Graham wielded his newfound influence seemingly without hesitation. But power corrupts, as his own Bible could’ve warned him. This is the Graham who can be heard on the Nixon tapes warning of a Jewish “stranglehold” on America. “And all—I mean, not all the Jews, but a lot of the Jews are great friends of mine, they swarm around me and are friendly to me because they know that I’m friendly with Israel. But they don’t know how I really feel about what they are doing to this country,” he said at the time. In a letter to Nixon, he urged his doomed friend to bomb Vietnam’s dikes; turns out there are bridges even Nixon could not cross. In 1993, Graham called AIDS “God’s judgement” on LGBT people.

“There have been times in the past when I have, I suppose, confused the kingdom of God with the American way of life,” he told the editors of Sojourners magazine in 1979. His apologies, when finally offered, lacked the sincere heft of his sermons. He “immediately” regretted his statement about AIDS, he said, so much so that he  “almost” went back to clarify what he meant. He “did not remember” repeating anti-Semitic tropes to his anti-Semitic friend Nixon, but in any case he was very sorry many years later, in 2002.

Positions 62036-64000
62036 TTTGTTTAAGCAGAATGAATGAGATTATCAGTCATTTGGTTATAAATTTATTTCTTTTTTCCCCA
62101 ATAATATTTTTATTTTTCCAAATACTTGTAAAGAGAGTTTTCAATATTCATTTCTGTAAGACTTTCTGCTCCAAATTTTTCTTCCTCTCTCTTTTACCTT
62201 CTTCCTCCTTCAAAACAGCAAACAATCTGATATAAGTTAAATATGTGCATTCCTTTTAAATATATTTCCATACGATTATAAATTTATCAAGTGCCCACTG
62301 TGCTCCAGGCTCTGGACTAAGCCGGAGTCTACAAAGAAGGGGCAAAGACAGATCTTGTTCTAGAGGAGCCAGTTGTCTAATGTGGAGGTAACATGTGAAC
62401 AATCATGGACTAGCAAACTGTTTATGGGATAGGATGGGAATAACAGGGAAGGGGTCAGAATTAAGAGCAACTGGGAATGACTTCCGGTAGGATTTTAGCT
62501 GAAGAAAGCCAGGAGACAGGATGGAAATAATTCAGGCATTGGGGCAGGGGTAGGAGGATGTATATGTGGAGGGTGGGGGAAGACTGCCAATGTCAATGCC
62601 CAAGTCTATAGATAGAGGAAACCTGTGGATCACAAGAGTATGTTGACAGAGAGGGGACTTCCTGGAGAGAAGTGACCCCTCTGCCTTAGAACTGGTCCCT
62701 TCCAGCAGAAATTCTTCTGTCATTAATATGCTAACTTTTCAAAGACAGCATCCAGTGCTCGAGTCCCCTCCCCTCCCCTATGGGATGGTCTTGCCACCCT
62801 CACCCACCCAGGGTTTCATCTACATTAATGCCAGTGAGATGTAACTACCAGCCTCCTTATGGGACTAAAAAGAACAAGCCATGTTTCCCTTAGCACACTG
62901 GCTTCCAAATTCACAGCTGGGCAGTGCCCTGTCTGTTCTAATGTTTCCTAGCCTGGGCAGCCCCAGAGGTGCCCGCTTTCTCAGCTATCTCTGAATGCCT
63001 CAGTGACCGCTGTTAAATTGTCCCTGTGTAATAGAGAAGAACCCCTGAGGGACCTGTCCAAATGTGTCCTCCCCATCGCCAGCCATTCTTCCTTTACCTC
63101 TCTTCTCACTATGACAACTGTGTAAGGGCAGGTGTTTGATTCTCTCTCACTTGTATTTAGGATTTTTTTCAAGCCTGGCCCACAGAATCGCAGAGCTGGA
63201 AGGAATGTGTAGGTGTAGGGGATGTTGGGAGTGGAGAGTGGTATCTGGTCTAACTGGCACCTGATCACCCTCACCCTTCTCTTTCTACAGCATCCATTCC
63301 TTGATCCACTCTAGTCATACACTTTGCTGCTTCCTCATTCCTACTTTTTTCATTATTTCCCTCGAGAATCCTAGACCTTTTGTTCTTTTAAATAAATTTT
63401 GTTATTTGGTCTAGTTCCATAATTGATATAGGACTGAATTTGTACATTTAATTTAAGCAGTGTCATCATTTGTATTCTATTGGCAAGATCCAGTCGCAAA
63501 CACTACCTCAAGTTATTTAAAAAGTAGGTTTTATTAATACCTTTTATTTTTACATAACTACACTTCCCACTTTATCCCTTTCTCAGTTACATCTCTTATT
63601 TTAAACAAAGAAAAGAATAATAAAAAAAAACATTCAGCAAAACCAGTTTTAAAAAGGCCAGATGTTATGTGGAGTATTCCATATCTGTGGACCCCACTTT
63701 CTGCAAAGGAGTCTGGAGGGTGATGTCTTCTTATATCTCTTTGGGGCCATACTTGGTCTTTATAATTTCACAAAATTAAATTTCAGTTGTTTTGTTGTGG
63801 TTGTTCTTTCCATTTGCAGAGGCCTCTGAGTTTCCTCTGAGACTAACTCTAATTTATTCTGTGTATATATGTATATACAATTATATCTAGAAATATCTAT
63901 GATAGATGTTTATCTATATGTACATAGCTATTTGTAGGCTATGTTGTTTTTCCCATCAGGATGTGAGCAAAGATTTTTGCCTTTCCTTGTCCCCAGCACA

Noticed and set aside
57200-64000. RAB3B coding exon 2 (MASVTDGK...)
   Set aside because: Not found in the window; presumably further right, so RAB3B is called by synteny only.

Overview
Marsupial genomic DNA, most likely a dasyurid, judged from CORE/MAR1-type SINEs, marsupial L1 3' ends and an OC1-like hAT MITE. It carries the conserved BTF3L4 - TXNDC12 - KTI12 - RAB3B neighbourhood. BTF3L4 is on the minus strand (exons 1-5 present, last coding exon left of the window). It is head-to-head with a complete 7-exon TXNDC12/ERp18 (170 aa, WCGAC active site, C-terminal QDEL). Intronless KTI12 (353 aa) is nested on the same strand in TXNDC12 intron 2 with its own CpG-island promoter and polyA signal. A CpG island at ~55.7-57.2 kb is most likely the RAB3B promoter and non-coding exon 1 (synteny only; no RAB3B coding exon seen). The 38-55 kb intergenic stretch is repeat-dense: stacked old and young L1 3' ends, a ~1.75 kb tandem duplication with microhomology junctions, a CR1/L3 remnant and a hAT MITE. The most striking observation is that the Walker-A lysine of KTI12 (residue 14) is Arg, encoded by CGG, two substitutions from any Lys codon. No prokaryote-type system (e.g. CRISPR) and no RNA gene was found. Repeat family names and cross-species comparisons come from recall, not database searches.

For Graham, who sparked right-wing ire for holding integrated services in the 1950s and who claimed friendship with Martin Luther King Jr., these incidents could seem like deviations. But prejudice is part of the legacy Graham bequeathed to American Christianity. It features centrally in contemporary evangelical identity: 80 percent of white evangelicals voted for Donald Trump despite his vocal misogyny and xenophobia, and Graham’s own son helped lead the Trumpian charge.

Franklin Graham is the most dramatic evidence of the mutation Graham helped to engineer. As the father waned, the son waxed: first as a spokesman for his elder, then as an evangelical figure in his own right. Franklin, using the platform he inherited from his father, has defended Trump’s Muslim bans, promoted Russia’s campaign to outlaw “homosexual propaganda,” and once accused gay people of trying to “recruit children.” Franklin, not Billy, represents the evangelical mainstream now.

His earliest detractors could have predicted the result. The terms “fundamentalist” and “evangelical” are used interchangeably now, but they have discrete origins and in the 1950s a discernible ideological gulf separated the two camps. Both rejected modernism in favor of Biblical literalism. They differed, however, on how to best conduct Christian life in a secular society. Fundamentalists preferred a separatist approach: The gospel of Christ crucified is foolishness to the gentiles. Graham, meanwhile, reached his arms out to the world. To fundamentalists, that made him suspect. Who can shape the world without being shaped by it in return?

Nobody, it turns out. In his latter days, Graham rarely left his home in Montreat, North Carolina. It is where he once wanted to be buried. But Graham will not rest there. Graham and his wife, Ruth, changed their will due to pressure from Franklin: Ruth is buried in the Graham Memorial Library, a building she referred to as the “circus,” and Billy will join her after lying in state in the U.S. Capitol for two days. The circus goes on without him.